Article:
There’s a Numberphile video that’s hurting people’s brains. It claims to prove (several ways, including in a companion video) that \[\sum_{n=1}^{\infty} n = -\frac{1}{12}\]

This is, of course, highly counterintuitive. The video itself is misleading in that the speakers refer to the sum of all natural numbers, when this is not in fact the sum of all natural numbers… and therein lies the problem, and (I think) why people are getting confused.

We tend to think of the infinite sum in this way: \[\lim_{n \to \infty} \sum_{k=1}^{n} f(k) = \sum_{n=1}^{\infty} f(n) \]

But this is not entirely valid. Summation is inclusive to both ends: \[\sum_{n=1}^{5} f(n) = f(1) + f(2) + f(3) + f(4) + f(5)\]

So: \[\sum_{n=1}^{\infty} f(n) = f(1) + f(2) + f(3) + … + f(\infty) \]

If \(f(\infty) = 0\) (that is, if the function converges to 0), then there’s no particular problem, and \[\lim_{n \to \infty} \sum_{k=1}^{n} f(k) = \sum_{n=1}^{\infty} f(n) \]

However, in the case of \(f(n) = n\), there is no convergence; \(f(n+1) > f(n)\) for all values of \(n\).

Put simply: Infinity is not a natural number. That should be a key takeaway of the Numberphile video, but they don’t even mention it (in fact, they imply exactly the opposite). \(\sum_{n=1}^{\infty} n\) is not the sum of the natural numbers, it’s the sum of the natural numbers *and infinity.* But infinity isn’t a number in the first place, at least not of the sort that people who are used to dealing with basic mathematics mean by “number”.

Another key point reflected in the Numberphile video is that \(\lim_{n \to \infty} \sum_{k=1}^{n} f(k)\) is not always equal to \(\sum_{n=1}^{\infty} f(n)\). This is a specific form of something that’s usually stressed repeatedly when the subject of limits is first introduced, namely that \(\lim_{n \to x} f(n)\) is not always equal to \(f(x)\).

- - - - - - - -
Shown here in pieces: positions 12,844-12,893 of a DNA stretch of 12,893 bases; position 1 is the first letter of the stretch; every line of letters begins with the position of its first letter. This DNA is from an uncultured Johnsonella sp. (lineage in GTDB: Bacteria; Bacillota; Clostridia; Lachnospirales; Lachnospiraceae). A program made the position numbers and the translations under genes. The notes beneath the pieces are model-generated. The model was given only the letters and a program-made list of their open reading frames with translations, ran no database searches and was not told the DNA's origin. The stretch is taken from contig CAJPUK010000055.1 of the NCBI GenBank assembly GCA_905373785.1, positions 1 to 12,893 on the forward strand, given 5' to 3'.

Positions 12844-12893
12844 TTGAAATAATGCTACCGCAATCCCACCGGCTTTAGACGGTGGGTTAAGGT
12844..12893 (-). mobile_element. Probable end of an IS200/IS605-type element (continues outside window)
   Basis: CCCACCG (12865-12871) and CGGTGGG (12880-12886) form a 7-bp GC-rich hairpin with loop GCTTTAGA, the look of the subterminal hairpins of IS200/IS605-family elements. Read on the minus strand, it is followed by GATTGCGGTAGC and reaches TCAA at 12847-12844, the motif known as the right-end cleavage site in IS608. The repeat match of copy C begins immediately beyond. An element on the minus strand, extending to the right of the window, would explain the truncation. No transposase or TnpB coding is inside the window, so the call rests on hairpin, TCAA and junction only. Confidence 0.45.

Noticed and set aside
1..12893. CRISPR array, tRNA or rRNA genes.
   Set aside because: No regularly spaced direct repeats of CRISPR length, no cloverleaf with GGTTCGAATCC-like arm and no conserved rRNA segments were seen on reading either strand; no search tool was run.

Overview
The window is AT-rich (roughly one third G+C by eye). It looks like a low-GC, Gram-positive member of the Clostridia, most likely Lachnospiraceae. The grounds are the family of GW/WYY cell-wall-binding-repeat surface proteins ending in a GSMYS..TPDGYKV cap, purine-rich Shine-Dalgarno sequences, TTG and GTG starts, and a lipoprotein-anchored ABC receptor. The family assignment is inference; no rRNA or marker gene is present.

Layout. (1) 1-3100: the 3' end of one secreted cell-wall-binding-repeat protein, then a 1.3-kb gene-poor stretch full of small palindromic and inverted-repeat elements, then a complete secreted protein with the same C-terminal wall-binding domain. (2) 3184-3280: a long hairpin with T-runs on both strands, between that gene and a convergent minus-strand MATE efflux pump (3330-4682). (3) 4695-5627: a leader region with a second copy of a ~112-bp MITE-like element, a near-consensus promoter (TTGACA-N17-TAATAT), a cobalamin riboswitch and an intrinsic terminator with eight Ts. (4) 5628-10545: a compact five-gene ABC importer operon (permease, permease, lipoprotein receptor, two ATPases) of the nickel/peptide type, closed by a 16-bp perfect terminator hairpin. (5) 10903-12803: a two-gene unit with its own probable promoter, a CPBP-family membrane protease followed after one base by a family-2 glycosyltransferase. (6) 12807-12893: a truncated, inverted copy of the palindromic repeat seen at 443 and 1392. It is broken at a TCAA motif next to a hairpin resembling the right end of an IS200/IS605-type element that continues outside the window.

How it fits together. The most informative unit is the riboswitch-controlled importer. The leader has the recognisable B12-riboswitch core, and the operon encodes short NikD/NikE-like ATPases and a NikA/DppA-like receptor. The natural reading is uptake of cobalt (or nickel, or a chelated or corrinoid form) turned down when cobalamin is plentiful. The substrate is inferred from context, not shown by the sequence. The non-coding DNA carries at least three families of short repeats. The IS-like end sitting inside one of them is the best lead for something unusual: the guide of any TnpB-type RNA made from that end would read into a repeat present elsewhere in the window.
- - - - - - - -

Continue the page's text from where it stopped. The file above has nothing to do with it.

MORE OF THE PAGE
Indeed, limits are very often used to find a meaningful surrogate for \(f(x)\) for those cases where \(f(x)\) is itself undefined. In the case of convergent sums, \(f(\infty)\) is generally undefined (by virtue of infinity not being a number), but if the function converges to 0, we can treat the limit of the sum as the sum itself.

That said, I don’t know much of anything about string theory, and I’m willing to accept the video’s claims that string theory has a use for this odd result. For standard mathematics, this is a case of “infinity breaks mathematics”.

### Bonus Content (Tongue-in-Cheek)

So… let us accept the original claim. This allows us to calculate the numerical value of positive infinity! Since \(f(x) = x\) becomes increasing large as \(x\) approaches positive infinity, we also know: \[\lim_{n \to \infty} \sum_{k=1}^{n} k = \infty\]

In general: \[\left(\lim_{n \to x} \sum_{k=1}^{n} f(k)\right) + f(x) = \sum_{n=1}^{x} f(x)\]

So: \[\left(\lim_{n \to \infty} \sum_{k=1}^{n} k\right) + \infty = \sum_{n=1}^{\infty}n\]

We have two of these terms, and can replace thus: \[ \infty + \infty = -\frac{1}{12} \]

Hence: \[\infty = -\frac{1}{24}\]

And now we know.

CurtNumbers are the accepted “reference frame” in which we move around, with which we calculate. The limit of our observable “universe”. The reality is that those numbers as big as you want them to become are “nothing” and therefore the results of our calculations are invalid.